“Harvard’s orthopedic program is actually a combination of Mass General, BI Deaconess, Brigham, and Texas Children... And that was a great residency. It was a very diverse residency, compared to other residencies at the time. There was at least one to two women a year, and one to two African Americans or people of color a year. Really, we have Gus White and Henry Mankin to thank for that.”
“I really started as assistant professor and worked my way up to become the John Murray Professor of Orthopedic Oncology, but also chair of an orthopedic oncology department. And it was exciting, ’cause there are no other black women chairs of orthopedics, and there aren’t any other women chairs in surgery in the whole UT system, and UT system is very large. “
“But what’s interesting is -- and I included it in my talk -- all the stories, or many of the stories, of the African American physicians back in the early ’60s, you know, even early ’20s, the obstacles they’d face are still present with many of the African Americans today.“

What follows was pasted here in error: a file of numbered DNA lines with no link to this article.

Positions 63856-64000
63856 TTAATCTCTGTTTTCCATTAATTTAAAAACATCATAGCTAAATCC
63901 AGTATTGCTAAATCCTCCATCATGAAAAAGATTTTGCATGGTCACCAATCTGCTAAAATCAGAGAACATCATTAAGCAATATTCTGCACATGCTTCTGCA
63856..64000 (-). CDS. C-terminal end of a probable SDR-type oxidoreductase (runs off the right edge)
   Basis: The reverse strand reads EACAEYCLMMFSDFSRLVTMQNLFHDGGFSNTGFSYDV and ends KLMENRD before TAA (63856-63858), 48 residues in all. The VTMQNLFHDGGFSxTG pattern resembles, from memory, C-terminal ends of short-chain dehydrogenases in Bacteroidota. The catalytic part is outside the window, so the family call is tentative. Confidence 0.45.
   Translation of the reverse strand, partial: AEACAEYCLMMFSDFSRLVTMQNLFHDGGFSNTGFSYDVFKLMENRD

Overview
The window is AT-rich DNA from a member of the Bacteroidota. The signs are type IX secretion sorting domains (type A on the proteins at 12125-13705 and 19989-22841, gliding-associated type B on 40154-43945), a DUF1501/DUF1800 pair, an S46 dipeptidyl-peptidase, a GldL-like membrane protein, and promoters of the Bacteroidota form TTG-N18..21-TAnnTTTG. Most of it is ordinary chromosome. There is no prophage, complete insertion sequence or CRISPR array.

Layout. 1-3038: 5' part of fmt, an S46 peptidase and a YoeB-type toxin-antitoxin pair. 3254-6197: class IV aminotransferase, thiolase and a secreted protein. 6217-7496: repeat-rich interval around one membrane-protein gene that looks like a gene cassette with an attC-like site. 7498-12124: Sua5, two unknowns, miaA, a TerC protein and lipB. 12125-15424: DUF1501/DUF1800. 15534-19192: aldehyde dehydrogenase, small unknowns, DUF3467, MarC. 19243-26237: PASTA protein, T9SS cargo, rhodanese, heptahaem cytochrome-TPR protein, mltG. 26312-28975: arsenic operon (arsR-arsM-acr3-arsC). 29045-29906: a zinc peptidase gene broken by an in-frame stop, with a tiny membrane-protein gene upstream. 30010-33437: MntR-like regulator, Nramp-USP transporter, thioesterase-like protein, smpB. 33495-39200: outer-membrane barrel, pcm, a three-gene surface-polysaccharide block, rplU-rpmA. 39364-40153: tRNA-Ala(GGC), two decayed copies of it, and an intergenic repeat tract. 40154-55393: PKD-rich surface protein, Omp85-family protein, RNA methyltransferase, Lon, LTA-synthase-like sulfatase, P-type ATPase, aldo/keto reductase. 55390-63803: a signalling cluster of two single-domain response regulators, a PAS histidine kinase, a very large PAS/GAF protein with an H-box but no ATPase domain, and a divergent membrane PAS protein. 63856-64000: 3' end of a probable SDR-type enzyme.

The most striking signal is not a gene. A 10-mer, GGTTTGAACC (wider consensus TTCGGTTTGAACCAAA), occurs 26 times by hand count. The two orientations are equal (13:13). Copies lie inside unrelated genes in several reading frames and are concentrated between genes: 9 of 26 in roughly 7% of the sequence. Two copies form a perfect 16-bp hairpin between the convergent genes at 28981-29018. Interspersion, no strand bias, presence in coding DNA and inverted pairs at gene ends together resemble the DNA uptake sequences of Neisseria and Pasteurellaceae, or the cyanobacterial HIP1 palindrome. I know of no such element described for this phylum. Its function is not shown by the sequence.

“As I get older, you realize the importance of including and bringing up more people like yourself, because as you get higher and higher in the administrative echelon you realize there are fewer and fewer people who look like you. And then you combine that with all the studies that show that diversity breeds innovation, and innovation breeds success, that you’re even more encouraged to go and make a diverse workforce or a diverse administrative team.”
Kathryn Tayo Hall, Class of 1996